Larry Ferlazzo’s Websites of the Day…

…For Teaching ELL, ESL, & EFL

The Best Tools For Making Internet ” Memes”

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Makr.io , QuickMeme, and now, perhaps the easiest of them all, the Imgur Meme Generator, are sites that make creating an Internet meme very easy. They let you grab anything off the web, or remix other memes on the site.

You might be asking: What is an Internet Meme? And how could I use it in school?

What is an Internet Meme?

Instead of reinventing the wheel, here are a few explanations from around the Web…

From About.com  (this is just an excerpt, and there’s a lot more info at the site, including a list of the most popular 40 Internet Memes of the last fifteen years):

Answer: A “meme” is a virally-transmitted cultural symbol or social idea. A meme (rhymes with “team”) behaves like a flu or a cold virus, traveling from person to person quickly, but transmitting an idea instead of a lifeform. According to Cecil Adams of theStraightDope.com, the concept of memes “is either really deep, or really, really obvious”.

Historically, a meme is a discrete “package of culture” that would travel via word of mouth, usually as a mesmerizing story, a fable/parable, a joke, or an expression of speech. Today, memes travel much faster than simple speech. As internet email forwards, instant messages, and web page links, memes now travel instantly via the Internet.

Most modern internet memes are humor-centered (e.g. Rickrolling, Ask a Ninja, Lolcats, Domo-kun, More Cowbell, Numa Numa Dance). Humor usually reaches the most people, and is the most attractive to forward to others. But many internet memes are also about shock-value and drama (e.g. Angry German Kid, Dogs Go to Heaven). Other memes are urban myths that tout some kind of life lesson (e.g. The Littlest Fireman, Mel Gibson and Man Without a Face, Kurt Warner). A few internet memes are about deep content, and involve social commentary and intellectual absurdity (e.g. Flying Spaghetti Monster, Russell’s Orbiting Teapot). In a few cases, a meme can become a conversational expression as well as a viral curiosity (e.g. ‘You Mad Bro‘. In every case, a package of culture or personal experience spreads between people in a virus-like fashion.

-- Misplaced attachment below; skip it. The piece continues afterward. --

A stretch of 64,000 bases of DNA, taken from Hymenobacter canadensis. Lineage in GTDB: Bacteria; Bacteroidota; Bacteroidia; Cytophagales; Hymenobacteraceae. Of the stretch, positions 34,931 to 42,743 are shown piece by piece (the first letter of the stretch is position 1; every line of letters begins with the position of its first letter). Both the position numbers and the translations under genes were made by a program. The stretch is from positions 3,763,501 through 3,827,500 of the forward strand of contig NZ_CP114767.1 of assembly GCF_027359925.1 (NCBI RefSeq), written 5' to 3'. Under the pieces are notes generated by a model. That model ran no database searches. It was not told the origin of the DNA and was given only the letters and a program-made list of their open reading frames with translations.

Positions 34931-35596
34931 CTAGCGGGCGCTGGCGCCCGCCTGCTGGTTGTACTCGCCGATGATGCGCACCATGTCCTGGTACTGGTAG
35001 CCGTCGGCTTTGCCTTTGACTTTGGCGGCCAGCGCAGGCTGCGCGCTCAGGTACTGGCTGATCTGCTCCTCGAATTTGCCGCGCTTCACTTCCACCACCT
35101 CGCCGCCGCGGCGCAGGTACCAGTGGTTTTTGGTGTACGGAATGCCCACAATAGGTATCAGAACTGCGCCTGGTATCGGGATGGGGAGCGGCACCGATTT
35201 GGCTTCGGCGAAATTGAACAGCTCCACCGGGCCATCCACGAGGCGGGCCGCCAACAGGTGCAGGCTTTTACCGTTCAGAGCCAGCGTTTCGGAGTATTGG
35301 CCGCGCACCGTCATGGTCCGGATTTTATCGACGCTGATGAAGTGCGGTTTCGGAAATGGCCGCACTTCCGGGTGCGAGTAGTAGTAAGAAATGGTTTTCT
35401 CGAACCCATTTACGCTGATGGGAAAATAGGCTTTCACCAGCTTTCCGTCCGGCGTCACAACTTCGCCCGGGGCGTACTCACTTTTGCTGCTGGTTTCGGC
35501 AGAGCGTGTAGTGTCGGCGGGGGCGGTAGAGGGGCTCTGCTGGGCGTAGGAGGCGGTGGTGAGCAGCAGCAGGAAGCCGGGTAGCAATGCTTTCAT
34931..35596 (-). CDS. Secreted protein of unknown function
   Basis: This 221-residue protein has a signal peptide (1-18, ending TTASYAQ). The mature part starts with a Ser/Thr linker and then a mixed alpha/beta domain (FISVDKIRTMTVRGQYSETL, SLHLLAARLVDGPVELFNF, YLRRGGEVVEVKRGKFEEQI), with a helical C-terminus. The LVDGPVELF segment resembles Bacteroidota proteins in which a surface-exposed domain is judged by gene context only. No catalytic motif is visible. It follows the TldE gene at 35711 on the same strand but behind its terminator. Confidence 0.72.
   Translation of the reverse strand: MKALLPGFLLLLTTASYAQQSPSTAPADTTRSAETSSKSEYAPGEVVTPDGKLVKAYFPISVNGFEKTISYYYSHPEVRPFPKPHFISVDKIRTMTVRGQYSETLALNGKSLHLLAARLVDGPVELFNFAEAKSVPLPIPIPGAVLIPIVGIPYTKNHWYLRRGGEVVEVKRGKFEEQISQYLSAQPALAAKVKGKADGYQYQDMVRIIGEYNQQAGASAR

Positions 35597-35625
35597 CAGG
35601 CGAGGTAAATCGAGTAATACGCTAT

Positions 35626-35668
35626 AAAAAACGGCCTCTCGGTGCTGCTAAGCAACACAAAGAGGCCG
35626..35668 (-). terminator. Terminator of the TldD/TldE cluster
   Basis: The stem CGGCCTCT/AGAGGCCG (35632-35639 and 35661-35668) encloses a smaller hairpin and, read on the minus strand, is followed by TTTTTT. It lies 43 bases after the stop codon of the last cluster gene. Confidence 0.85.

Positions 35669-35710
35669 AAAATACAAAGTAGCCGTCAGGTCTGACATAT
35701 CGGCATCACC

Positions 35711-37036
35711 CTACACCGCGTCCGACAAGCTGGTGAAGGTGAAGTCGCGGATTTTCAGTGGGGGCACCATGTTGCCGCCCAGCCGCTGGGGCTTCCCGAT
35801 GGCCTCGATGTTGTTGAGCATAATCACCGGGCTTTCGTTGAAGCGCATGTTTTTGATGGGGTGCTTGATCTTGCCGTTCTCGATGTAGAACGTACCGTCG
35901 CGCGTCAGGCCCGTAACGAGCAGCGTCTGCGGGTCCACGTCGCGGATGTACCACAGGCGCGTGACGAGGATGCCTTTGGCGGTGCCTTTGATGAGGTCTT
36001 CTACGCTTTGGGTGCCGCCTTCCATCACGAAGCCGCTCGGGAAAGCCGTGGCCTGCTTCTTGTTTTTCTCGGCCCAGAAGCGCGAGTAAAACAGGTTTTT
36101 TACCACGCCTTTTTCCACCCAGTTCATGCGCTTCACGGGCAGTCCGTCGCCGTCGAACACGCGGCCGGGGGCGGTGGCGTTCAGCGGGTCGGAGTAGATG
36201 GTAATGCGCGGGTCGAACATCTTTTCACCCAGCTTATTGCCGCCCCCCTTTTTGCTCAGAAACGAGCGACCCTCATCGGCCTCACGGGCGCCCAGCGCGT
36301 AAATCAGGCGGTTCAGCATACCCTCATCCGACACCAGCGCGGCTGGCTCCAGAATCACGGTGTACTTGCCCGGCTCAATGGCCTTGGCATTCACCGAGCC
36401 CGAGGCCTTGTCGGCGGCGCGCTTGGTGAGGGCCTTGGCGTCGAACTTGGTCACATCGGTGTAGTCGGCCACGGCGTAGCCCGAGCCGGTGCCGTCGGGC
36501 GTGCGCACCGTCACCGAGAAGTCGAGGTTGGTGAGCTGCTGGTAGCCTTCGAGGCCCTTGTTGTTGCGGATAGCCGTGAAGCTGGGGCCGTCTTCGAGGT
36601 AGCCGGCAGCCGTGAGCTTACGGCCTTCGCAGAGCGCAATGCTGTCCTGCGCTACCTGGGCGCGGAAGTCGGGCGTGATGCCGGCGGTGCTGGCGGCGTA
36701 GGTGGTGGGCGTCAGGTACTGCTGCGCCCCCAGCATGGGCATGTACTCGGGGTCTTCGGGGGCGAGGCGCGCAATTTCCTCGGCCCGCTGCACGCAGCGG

How could I use it in school?

Now, this is a question I hope readers can help answer. One idea that’s come to mind is wondering if my IB Theory of Knowledge students could come up with some memes that would related to what we’re studying. That could be a fun and creative assignment that students could do, especially right before a vacation break!

Other ideas?

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Author: Larry Ferlazzo

I'm a high school teacher in Sacramento, CA.

5 Comments

  1. One thing school-based staff need to be watchful for is student use of memes for bullying other students. That can get vicious and lead to lots of drama.

  2. We had a student this past year who would use their cell phones to take pictures of other students when they weren’t looking, and then turn those pictures into horrible memes. It was really awful.

  3. I am asking my 9th grade world history students to create memes for Enlightenment thinkers. The basic idea is for them to use the big picture message of thinkers like Locke, Hobbes, Montequieu, etc. and create a meme with it. They are due next week. We’ll see how it goes.

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